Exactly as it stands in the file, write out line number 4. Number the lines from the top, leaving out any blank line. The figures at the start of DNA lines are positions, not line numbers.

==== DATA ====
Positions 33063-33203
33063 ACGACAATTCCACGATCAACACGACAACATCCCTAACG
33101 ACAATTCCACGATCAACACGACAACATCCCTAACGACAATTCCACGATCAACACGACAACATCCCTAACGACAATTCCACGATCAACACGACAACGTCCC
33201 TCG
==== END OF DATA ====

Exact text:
33201 TCG